Just Like Acid Pops by SugarQuills
Disclaimer: JKR's! 'Nuff said.
Three hundred kilometers away – at the exact same moment that the Muggle breathed his last – the tiny, wrought iron gate of an elegant cottage in Godric’s Hollow creaked open. There was a muffled thud as a large wooden luggage trunk whizzed by, barely avoiding crashing on the front porch.
“Shhh!” hissed a male voice, rough with sleep.
“Sorry!” a second one answered. “So much for inconspicuous.”
“That’s always been a lost cause with you.”
“Right. Look who’s talking. You really ought to put an Anti-Creaking Charm on that gate.”
“I doubt that even exists.”
“Where’s Remus when you need him?” the second said, amused. He pushed his long, shaggy black hair impatiently off his face, deep gray-blue eyes searching the darkness for his friend.
The first boy moved into the glow of the streetlamp, grinning from ear to ear. He, too, had black hair, but his was wild, disorderly, and unmanageable. His honey-colored eyes were framed with round glasses that flashed under the light.
They sauntered forward, clapping each other on the back and embracing like long-lost brothers.
“Planning to keep me out here all night, Prongs? I see how it is,” Sirius said. James laughed, and they broke apart with identical grins.
“How’s your mum?” Sirius asked as they loped with a comfortable, easy grace to the front door.
“Alright. Been spending an awful lot of time with Mrs. Vance discussing gardening. Merlin knows why she wants to start all that. She’ll be right surprised to see you here.”
“Your mum loves me, Prongs.” Sirius said as he followed James through the door and let it slam shut behind him.
“Don’t reckon she’ll love you much if you wake her up with all that noise. C’mon.”
They crossed the entryway and continued down the hall, past the kitchen, the dining room, and into the living room towards a wide staircase.
“Wingardium leviosa,” James whispered, pointing his wand at the trunk and floating it up the stairs through an open door at the end of the upstairs hall. The two boys climbed up after it, and at the landing, James stopped abruptly. “Hang on,” he said. He turned the handle to the first door on the left, the master bedroom where his parents still lay sound asleep. “You’re lucky they’re so deaf,” he whispered, scowling jokingly at Sirius, who shrugged. “But just for good measure…” James pointed his wand at each of his parents in turn, quietly muttering, “Muffliato.”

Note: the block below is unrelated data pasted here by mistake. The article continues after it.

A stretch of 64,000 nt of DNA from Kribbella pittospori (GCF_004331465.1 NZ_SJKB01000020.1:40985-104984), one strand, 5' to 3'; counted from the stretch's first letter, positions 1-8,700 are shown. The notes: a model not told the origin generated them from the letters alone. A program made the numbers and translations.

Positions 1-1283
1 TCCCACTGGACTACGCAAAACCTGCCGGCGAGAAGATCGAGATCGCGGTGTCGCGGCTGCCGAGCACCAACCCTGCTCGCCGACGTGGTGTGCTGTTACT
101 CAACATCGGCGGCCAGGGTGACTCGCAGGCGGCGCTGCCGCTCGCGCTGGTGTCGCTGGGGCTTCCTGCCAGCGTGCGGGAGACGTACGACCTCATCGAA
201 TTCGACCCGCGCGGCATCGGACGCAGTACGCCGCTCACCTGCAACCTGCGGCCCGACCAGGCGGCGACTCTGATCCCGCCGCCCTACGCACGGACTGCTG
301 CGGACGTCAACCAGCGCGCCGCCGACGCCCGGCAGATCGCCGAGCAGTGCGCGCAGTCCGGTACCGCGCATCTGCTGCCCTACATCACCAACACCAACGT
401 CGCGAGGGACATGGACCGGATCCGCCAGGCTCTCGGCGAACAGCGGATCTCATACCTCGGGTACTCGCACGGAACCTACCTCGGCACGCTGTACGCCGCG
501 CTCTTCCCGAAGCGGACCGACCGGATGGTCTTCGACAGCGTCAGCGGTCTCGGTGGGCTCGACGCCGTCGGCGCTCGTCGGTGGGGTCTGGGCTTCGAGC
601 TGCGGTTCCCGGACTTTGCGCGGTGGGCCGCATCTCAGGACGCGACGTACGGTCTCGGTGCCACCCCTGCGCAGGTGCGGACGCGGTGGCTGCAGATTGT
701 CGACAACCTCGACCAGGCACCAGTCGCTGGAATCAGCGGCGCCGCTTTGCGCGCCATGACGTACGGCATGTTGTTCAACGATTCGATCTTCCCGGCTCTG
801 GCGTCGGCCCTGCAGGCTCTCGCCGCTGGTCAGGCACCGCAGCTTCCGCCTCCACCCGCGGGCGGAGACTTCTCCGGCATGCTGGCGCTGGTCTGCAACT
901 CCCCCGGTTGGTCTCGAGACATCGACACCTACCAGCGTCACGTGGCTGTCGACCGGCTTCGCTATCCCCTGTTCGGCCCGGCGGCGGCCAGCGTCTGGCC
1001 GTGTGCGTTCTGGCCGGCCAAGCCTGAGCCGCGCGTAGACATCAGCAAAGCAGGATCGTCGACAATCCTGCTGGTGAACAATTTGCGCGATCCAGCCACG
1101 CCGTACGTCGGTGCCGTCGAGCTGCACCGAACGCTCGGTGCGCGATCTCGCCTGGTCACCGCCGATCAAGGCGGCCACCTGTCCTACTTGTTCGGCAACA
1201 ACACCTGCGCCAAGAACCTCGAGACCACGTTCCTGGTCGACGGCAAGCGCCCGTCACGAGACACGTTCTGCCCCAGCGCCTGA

Sirius raised a quizzical eyebrow at him as they backed out, shutting the door quietly and continuing down the hall to James’s room.
“That’s a new one,” he remarked, referring to the spell. James answered with a mischievous smile, which Sirius promptly returned when he understood. “One of Snape’s inventions?” he guessed.
“We owe him a lot, that git,” James replied.
He grimaced as they entered his room. It was of modest size, painted emerald green, and had a large window on the farthest right wall under a low, slanted ceiling. The curtains fluttered in the chilly night air; James had left the window open in anticipation of Sirius’s arrival. (It looked out on the front yard, where the creaking gate was still ajar.)
Consistent with his unkempt hair, James's bedroom was a mess. It had an air of carelessness to it, as if he just couldn't be bothered to return things to their proper places. All the drawers of the dresser on the opposite wall were left open a few inches, each only half full. Most of the clothes – jeans, socks, boxers, t-shirts – lay in crumpled piles all over the wooden floor. There was a small desk cluttered with torn, ink-stained parchment. The wall adjacent to it sported a medium-sized, ebony bookshelf, from which spellbooks threatened to tumble out of whatever sliver of space they’d been shoved into. The off-white sheets of the bed were unmade, and the walls were cluttered with moving posters of Puddlemere United. It seemed almost unfit to live in, but James managed.
Sirius didn’t seem to mind the mess (his own room rivaled James’s) but he wrinkled his nose at the bookshelf.
“Turning into Alice Jones, are you?” He asked, snickering. Alice Jones was a fellow Gryffindor in their year, famous for being the most overachieving girl at school.
“Only because you lot made me keep all of them after our…erm…escapades.”